We strongly advise that you arrange to meet with us so we can support you in creating a good quality CV.


Watch this short video about putting a CV together:


What is a CV (Curriculum Vitae)
  • A brief summery about you. It includes information about your education, work experience and skills
  • A CV should ‘sell’ you to an employer. It needs to create enough interest to get you an interview.
  • It helps employers decide if you are likely to be right for the job
Look at some CV Examples
A CV should be:
  • Word-processed
  • Short, jargon-free and to the point
  • No more than two pages long
  • Easy to read – use something like Arial 11
  • Not ‘jazzed up’ with different fonts, bright colours, borders or clip art
  • Up to date
  • Not have any unexplained gaps in education and employment history
  • Checked for spelling and grammar
What should a CV look like?

While there are no fixed rules, it should include:



Contact details

Personal profile

A short statement about your skills, personality and qualities. It should be tailored for each job you apply for.


List your secondary schools and colleges with the dates attended. List your qualifications and grades. Leave out junior and primary schools.

Work experience

List any paid work, work experience or voluntary work you have done. Start with the most recent first.

For each job, give:

  • Dates employed
  • Job title
  • Company name
  • A brief outline of your duties
  • If you don’t have much paid work experience, put down any voluntary work you have done, e.g. helping out at a school, school work experience.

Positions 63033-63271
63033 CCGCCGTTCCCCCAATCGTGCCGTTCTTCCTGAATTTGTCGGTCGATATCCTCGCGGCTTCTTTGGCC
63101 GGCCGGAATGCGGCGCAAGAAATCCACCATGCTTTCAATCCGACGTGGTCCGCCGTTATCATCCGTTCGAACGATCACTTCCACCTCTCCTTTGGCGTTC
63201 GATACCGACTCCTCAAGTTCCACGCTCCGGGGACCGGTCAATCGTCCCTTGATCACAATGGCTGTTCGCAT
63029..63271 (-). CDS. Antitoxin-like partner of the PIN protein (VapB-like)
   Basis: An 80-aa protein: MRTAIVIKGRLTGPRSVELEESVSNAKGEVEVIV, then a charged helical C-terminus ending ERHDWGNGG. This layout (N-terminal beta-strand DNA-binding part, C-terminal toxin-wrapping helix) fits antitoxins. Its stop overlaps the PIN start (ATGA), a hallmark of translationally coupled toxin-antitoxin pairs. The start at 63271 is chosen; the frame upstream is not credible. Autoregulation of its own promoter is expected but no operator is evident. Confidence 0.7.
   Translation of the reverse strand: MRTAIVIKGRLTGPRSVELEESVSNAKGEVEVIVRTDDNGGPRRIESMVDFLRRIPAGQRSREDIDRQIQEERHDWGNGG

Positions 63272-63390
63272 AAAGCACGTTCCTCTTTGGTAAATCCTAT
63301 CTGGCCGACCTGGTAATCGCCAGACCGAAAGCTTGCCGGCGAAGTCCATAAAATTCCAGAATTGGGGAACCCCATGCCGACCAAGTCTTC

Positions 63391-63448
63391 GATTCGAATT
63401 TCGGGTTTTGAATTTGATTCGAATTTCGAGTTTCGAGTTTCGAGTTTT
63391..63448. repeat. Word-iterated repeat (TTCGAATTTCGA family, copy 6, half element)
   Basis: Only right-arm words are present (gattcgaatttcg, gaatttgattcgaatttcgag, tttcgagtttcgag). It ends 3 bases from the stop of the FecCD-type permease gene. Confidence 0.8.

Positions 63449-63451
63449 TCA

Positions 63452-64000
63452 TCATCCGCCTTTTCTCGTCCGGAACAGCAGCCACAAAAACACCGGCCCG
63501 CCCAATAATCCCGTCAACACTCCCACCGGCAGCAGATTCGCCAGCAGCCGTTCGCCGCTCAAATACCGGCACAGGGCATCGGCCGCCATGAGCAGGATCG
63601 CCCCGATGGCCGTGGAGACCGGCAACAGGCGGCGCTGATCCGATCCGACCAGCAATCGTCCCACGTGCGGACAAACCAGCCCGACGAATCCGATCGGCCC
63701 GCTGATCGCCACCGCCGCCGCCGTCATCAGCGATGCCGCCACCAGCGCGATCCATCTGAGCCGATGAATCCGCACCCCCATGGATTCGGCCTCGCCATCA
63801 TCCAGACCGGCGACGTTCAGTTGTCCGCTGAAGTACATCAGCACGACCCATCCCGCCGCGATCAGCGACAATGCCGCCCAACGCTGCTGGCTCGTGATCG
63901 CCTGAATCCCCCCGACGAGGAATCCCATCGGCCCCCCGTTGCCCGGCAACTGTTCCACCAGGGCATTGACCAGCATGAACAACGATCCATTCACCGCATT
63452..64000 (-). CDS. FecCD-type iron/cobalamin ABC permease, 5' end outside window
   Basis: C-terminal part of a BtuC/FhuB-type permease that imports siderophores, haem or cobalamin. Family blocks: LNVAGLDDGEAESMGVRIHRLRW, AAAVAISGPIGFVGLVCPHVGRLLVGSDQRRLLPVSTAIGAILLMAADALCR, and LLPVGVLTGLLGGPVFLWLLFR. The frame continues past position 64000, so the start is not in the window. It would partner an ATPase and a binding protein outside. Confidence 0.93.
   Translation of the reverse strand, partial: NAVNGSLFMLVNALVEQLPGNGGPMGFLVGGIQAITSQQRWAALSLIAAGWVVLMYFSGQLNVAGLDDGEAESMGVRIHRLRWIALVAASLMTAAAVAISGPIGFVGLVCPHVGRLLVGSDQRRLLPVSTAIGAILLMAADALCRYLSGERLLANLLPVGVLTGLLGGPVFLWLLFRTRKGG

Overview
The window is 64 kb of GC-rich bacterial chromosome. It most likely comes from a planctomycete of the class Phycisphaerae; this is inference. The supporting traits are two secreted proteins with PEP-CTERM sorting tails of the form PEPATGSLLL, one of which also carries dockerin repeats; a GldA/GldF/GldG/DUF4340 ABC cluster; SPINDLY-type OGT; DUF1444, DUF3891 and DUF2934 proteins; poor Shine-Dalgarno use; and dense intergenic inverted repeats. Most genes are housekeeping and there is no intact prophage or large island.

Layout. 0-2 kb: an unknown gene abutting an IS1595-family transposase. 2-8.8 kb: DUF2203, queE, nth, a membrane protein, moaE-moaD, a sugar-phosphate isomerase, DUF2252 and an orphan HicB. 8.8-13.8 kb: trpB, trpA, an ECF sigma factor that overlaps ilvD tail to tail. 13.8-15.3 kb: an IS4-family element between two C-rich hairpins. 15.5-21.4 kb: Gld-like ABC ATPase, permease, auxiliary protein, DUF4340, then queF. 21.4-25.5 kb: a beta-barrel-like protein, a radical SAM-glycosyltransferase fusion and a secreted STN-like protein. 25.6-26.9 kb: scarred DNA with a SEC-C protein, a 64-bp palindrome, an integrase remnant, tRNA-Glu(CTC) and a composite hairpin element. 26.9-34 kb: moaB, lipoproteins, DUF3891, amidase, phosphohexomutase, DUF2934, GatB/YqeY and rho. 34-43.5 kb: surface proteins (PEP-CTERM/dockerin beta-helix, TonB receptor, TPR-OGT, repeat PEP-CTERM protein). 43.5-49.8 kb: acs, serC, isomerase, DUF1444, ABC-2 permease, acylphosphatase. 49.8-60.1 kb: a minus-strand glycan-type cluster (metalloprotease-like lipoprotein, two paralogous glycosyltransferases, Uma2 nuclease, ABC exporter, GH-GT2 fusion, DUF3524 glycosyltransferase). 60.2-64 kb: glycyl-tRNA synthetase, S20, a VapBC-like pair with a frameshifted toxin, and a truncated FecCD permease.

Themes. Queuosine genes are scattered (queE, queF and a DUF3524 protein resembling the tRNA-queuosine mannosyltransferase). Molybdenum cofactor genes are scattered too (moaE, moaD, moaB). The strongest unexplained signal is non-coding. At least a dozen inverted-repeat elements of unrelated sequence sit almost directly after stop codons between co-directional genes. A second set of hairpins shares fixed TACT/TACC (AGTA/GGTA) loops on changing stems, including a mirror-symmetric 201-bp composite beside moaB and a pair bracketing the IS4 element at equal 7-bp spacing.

Include details about any certificates gained for timekeeping, sporting achievements, Duke of Edinburgh awards, etc.

Include any relevant skills or certificates that you have that might be useful at work, for example a driving licence, a first aid certificate, ability to speak a foreign language, experience of computer software such as Microsoft Office.


Include interests that will help show you as interesting and sociable, especially if they are relevant to the job. For example,  an applicant to a catering company whose hobby is cooking.


Include the contact details for two referees who will provide references for you. Suitable people for this include your last employer and a school teacher or College lecturer.

If you do not want to include them on your CV put ‘References available on request’.

Note: Laws on discrimination mean you do not have to include your age and date of birth

CV Content

Transferable Skills

Everyone has ‘transferable skills’. One example is ‘being a good communicator’ – someone who is sympathetic, a good listener and able to help others to sort out their problems. This skill is needed for a range of different jobs, for example, a doctor, shop assistant or a teacher.

Look at the list below and identify some of your transferable skills. Add these to your CV:

A good laugh Gets on well with people of all ages
Sociable, chatty, bubbly Good communicator, confident
Bossy Has leadership skills
Likes to be the centre of attention Confident
Easily distracted Open to new ideas and suggestions, flexible worker
Bit of a daydreamer Creative thinker
Helped to build a garden shed Construction skills, planning and budgeting skills